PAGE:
“Alright, Alright,” Shaw said with his hands in the air trying to diffuse the tension. “Just lay it out from when you arrived,” he said, and Allya just looked at Clayton shaking her head arms folded across her chest. Clayton calmed himself down and just ignored Allya.
“I went inside, announcing I was Police, with my gun drawn and I was only about two steps inside when I saw the body on the couch. Clear bullet wound through the forehead.” He said.
“Did you inspect the body, move anything, touch anything else?” Allya said.
“No, it was clear the kid was dead so I came outside to call in the major crime alert and other officers started arriving on the scene maybe a minute later.” Clayton spoke very casually in spite of all the lies he was telling.
“Alright, well, good work,” Detective Shaw said, and Allya rolled her eyes and walked away from them. “Just one thing for the future, Christmas, wait for backup next time.”
“Sure thing,” Clayton responded and turned to head back to his post on the Police tape when Shaw called back to him.
“Still no partner, Christmas?” Detective Bennet said.
“No, not yet,” Clayton responded and a well of emotion filled him which he quickly pushed down.
“That’s like 6 months,” Shaw said with genuine surprise in his voice and then continued, “Well, more reason to wait for backup next time. Nice work,” he said.
“Thanks,” Clayton said turning to make his way back to his spot on the police tape watching the crowd of people awake and alert at 2am. Nothing like a murder to make people into concerned citizens, he thought, and impulsively placed his right hand on his back pocket ensuring his notepad was still in its place, and then his left hand into his front pocket ensuring both pairs of rubber gloves were still there.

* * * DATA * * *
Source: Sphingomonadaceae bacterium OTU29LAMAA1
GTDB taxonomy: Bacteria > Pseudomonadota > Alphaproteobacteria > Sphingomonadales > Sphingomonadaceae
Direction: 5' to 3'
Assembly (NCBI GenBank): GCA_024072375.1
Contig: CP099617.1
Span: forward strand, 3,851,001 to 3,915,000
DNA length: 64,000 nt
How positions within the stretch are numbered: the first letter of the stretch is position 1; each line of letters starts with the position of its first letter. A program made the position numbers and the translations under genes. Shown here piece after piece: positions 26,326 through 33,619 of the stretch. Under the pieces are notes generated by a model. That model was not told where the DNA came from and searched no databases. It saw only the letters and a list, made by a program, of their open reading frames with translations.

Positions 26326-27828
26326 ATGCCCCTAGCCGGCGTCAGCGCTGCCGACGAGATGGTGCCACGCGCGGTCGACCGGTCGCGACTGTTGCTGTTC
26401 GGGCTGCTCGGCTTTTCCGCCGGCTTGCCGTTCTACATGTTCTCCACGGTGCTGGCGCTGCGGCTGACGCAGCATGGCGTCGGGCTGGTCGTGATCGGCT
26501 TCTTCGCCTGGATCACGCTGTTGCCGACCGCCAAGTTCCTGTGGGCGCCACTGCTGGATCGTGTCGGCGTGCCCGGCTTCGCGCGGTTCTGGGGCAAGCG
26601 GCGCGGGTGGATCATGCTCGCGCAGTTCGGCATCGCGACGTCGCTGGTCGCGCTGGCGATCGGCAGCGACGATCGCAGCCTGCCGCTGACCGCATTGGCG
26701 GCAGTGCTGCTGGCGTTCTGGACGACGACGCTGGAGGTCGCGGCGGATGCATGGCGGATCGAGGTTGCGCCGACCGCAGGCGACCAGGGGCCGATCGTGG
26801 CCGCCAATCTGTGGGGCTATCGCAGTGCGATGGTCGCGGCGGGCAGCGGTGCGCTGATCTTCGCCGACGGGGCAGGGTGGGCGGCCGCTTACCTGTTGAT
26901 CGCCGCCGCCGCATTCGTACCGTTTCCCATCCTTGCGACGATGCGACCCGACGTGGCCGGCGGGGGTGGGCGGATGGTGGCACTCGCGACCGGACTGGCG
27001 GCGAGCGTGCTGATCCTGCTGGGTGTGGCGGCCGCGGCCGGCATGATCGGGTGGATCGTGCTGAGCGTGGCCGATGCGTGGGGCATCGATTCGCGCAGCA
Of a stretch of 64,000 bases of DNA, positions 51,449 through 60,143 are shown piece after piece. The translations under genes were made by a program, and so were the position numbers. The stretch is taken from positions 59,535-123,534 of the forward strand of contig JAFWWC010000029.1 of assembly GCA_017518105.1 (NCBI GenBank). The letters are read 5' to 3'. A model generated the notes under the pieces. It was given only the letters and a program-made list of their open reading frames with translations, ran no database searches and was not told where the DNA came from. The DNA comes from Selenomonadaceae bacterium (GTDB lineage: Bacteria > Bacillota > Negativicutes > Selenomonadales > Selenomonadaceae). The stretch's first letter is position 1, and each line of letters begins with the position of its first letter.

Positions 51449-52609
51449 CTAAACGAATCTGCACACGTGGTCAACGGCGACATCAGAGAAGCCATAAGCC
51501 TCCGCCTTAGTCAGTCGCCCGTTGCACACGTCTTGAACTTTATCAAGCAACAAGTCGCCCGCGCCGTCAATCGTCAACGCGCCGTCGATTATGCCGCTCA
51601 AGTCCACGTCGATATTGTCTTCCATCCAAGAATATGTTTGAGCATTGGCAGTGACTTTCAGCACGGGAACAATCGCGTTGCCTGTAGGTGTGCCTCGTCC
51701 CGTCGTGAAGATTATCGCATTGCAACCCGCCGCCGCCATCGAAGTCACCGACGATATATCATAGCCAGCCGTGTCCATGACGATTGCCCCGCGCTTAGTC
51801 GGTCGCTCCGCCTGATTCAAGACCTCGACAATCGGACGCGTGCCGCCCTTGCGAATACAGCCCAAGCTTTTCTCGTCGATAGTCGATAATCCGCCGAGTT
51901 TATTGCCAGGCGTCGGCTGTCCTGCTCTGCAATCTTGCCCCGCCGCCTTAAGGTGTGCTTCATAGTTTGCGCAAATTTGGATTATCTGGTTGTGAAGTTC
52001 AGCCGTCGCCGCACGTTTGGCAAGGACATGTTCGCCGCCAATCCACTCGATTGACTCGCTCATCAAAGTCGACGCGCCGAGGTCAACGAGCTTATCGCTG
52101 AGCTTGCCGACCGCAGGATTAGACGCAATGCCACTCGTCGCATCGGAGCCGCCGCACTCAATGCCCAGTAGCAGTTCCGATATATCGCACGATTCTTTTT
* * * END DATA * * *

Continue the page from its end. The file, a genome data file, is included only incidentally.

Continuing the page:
“FSC197 – Criminology” was the class and Jewel’s Professor was the head of the Forensic Science department, Dr. Eugene Letzger. It was rare for a Professor in his status to be teaching a Freshman class, but that was his way. It was clear to Jewel, and everyone else on campus, that he wanted to encourage and sometimes discourage students when it came to taking the plunge into the potential future of being an investigator; whether as a forensic scientist, or a detective. Jewel was sitting in the front row staring at the board which still had the riddle he gave the class on day one as a part of his first lesson. On that first day he leaned back on his desk and began talking with his arms folded. No introductions, just straight into his lecture.
“Some people want solve crimes because it’s a job and they want to do a job that’s meaningful… others do it because they’re obsessed with the puzzle; because there’s no other choice for them. And I believe that you have to be both people to be a great investigator. Obsessed with the puzzle, and pulled to make a difference. If you’re not obsessed, you’ll never stick through it. For instance… if I give you a riddle to solve, how many of you will want to look up the answer within one minute? Five minutes? What if the puzzle, the riddle, was so hard that it took months? Would you stick with it? Well, that’s what we’re going to find out.”
From there, the Professor wrote a riddle of his own making on the board in the top left corner that couldn’t be simply googled, and 6 months later the riddle remained on the board, unsolved by any of the 175 students in the class. Jewel stared at the riddle reading it over in her mind wanting to desperately find the answer.
I show age upon my face, but it’s not mine.
I’m tagged with a name, but it’s not mine.
Jewel repeated it now in her head, not really needing to read it anymore as she had it memorized after that first class. She was determined to figure it out. She had to figure it out.
Professor Letzger walked into the classroom breaking Jewel’s trance and everyone immediately became silent as he typically started speaking to the class before making it fully into the room. That was his style—straight to business, and this Friday was no exception.
“Ok, so, as I’ve been doing the last two weeks, let me start off by seeing if anyone has decided to have a go at solving any of the real cases given to us by my friend, Captain Alverez?”